Take the Milwaukee Challenge: El Rey vs. Manny's chips and salsa
The two Milwaukee chips and salsa heavyweights -- El Rey and Manny's -- are zesty cornerstones of the local Mexican snack scene. But which company makes the tastier appetizer? That was the tough question we sought to tackle in this latest Milwaukee Challenge. Overall, our group picked El Rey as Milwaukee's best chips (3-2) and best salsa (4-1, with a tie). Here's why:
Pick: El Rey
It should probably be noted that chips and salsa is my favorite food combination. Ever. But whereas most people tend to be quite picky about name brands, ingredients and the preparation of their favorite foods, I find myself on the far opposite end of the spectrum. In other words, unless it's fat-free or unsalted, you'd be hard pressed to find a tortilla chip I would not dip into a bowl of salsa, so it came as something of a surprise -- when I was forced to pit two brands against each other -- how severely different they were, and most importantly, how drastically I preferred El Rey's products to Manny's.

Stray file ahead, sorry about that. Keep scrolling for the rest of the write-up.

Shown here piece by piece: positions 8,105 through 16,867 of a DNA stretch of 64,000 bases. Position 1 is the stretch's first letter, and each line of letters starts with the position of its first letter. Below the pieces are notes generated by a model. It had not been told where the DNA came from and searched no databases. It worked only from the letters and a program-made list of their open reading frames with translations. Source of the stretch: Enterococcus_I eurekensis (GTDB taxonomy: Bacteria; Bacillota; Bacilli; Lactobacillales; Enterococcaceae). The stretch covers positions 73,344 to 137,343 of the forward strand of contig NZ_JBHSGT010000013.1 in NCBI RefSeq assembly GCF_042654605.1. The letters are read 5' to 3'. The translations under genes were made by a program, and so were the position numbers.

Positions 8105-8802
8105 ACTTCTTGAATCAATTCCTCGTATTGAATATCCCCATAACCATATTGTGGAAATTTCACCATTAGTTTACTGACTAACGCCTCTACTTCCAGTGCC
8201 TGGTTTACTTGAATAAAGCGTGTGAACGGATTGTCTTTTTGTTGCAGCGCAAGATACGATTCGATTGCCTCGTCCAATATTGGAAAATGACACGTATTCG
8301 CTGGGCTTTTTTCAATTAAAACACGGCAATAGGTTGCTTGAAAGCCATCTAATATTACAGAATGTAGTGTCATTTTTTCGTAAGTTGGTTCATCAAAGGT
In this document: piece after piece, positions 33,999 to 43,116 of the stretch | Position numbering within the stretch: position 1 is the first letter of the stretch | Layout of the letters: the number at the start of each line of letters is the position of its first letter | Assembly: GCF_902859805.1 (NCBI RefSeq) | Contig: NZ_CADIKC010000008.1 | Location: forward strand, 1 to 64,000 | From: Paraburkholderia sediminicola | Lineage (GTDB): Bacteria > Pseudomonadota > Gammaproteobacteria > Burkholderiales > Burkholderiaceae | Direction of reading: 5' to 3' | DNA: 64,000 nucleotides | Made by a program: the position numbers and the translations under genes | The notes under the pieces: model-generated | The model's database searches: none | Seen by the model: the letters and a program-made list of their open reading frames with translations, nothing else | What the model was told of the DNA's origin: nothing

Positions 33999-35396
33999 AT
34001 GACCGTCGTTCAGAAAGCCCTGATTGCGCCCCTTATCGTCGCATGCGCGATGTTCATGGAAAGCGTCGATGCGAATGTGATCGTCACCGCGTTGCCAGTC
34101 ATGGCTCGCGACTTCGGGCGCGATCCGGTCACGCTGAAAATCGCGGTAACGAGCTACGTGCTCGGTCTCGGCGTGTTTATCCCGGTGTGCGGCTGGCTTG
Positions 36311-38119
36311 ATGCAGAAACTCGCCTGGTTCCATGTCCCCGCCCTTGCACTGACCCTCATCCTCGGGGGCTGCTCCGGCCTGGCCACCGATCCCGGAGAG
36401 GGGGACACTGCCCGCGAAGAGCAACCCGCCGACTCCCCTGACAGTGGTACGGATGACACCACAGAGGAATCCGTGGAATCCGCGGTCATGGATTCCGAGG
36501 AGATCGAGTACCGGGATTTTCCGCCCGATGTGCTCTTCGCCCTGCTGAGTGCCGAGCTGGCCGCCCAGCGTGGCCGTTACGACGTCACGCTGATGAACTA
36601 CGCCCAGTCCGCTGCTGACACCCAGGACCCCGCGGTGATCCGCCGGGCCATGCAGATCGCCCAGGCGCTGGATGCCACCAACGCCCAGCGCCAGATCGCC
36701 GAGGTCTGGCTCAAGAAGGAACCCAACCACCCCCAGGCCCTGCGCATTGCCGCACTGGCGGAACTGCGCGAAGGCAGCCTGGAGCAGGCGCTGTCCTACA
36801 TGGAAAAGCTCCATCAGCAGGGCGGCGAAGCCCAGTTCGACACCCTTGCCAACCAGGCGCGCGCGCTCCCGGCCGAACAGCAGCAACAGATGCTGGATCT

Let's start with the salsa. Appearance wise, El Rey had more of a dark, muddy color, as opposed to Manny's bright red, but it was everything that made it dark -- the whole jalapenos, the abundance of cilantro and other spices -- that rendered it perfectly spicy, salty and savory. In comparison, Manny's salsa tasted quite sweet -- and we looked at the label, there's sugar in it where El Rey does not -- reminding me of a spicy pasta sauce.